We were here by no more than a coin toss, a flip up between the ‘Shadow Puppet Show’ and ‘Massage by the Blind’ and I am sure we won. The experience turned out better than expected, not really for the Shadow Puppet Show but for the escape of surrounding mayhem and the somewhat eeriness of the courtyard buildings. Despite being an ancient city, Xian is new China and it can be hard to find these hidden historical buildings which to tourist eyes are few and far between. This complex, the Gao Grand Courtyard, is the perfect example of a well preserved, authentic, wealthy folk house and the kicker is no swarming tourists, in fact it was quite the opposite, the compound is small yet we can’t find a soul. I definitely recommend going at night, not only is it likely to be less crowded but the overall feel is quite haunting and surreal under silent, darkness and red Chinese lanterns. Feel free to poke around, squeeze up to the top floors, admire the art, there are apparently 56 rooms in total so expect to get lost.
The Shadow Puppet Show
We were alone in the Courtyard, a little lost in this seemingly abandoned complex when a lady rushes past babbling in Chinese. Following we push through a curtained doorway to find a small room seats already filled and the Shadow Puppet Show ready to begin. Strung in the corner are slightly disturbing hand puppets, a Monkey, a Witch, a Monk and a Pig, each caricature representing those of tonight’s shadow puppet show “Journey to the West”. I was clueless to the story or what was going on in general (no subtitles) so Fanfan knowing the story from Chinese folk tales found in Thailand was able to help. helped here. Journey to the West is a tale of adventure following the journey of a Tang Dynasty Monk and his three disciples, Monkey, Pig (Pigsy) and Friar Sand (Sandy). They get up to all sorts.
Summarising: Journey to the West
I will try to keep it simple. The story goes: the monkey beats the hell out of a demon disguised as a girl. The demon returns disguised as the girl’s mum, the monkey king beats the hell out of the girl’s mum. The demon returns disguised as the girl’s dad, the monkey beats the hell out of the girl’s dad. The monk thinks the monkey is attacking innocent people and dispels the monkey. Without the monkey’s keen eye for evil the demon returns and captures the monk. Realizing his mistake the monk orders Pigsy to bring back the monkey. The monkey comes back and beats the hell out of the demon. The demon dies, the monk forgives the monkey, the monkey accepts the monk’s apology and they continue on their travels. Full version on Wikipedia. I mucked some video footage together below. Full shadow puppet show lasts roughly 10 minutes.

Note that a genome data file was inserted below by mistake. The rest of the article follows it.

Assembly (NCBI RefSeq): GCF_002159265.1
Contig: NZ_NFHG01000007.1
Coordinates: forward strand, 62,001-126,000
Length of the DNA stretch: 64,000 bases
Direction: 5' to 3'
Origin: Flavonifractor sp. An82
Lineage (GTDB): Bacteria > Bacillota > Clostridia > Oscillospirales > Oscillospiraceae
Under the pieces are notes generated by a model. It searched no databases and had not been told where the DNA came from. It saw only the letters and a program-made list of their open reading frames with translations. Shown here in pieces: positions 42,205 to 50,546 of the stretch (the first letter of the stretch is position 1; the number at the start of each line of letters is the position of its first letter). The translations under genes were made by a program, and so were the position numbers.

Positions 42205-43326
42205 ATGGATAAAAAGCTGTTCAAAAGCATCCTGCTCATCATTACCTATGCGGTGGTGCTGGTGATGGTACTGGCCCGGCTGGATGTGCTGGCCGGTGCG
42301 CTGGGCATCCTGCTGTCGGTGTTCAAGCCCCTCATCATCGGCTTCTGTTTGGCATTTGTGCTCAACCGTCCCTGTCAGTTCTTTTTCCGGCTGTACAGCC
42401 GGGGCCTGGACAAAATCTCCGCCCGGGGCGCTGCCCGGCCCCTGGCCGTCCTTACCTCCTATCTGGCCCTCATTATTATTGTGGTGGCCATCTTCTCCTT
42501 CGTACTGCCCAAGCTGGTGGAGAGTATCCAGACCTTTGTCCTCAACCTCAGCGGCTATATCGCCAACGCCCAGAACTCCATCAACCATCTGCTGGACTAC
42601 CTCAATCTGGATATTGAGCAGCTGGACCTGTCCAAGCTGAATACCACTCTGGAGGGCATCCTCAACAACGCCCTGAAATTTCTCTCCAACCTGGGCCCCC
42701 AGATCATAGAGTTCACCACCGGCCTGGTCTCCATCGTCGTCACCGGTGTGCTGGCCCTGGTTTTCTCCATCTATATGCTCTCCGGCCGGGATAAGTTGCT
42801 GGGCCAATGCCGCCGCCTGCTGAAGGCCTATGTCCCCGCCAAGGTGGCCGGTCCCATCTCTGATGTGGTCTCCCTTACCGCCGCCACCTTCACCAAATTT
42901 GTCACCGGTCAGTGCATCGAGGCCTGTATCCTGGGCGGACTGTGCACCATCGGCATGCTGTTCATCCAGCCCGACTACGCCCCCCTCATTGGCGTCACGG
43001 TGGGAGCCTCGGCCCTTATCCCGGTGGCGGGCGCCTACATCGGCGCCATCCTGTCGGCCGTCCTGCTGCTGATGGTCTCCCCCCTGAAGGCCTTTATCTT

The Tea Room
I am one of the few non-tea-drinking-Brits yet tea in China it is weirdly exciting for me. The teas, the processes, the whole tea room experience is somewhat beautiful. This was our second tea room ‘tour’, the earlier (Beijing) forced onto us as tourists with additional hard-sell. While this setup was very similar it was a lot more relaxed. Silent room, homey surroundings, zero tourists. We are the only visitors to the tea room tonight. The curator welcomes us, sits us at the front table, offers two teas to sample and the choice of another. Ginseng Woolong Tea, Lychee Concubine Tea and our choice Bitterness Sweetness Tea. Chinese tea doesn’t taste of tea to me, flavours often more fruity and floral and so much more than the traditional English Breakfast Tea I grew to loathe.
The Shadow Puppet Show is found at Gao Grand Courtyard on Beiyuanmen Street in the central Muslim Quarter of Xian. From the Bell Tower travel to the Drum Tower and at the back of the drum tower is the entrance of Beiyuanmen Street. The Puppet show is found on the left side of the street, roughly half-way along. Drum Tower, entrance to Beiyuanmen Street and Beiyuanmen Street shown below. Check here for travel and transport in Xian.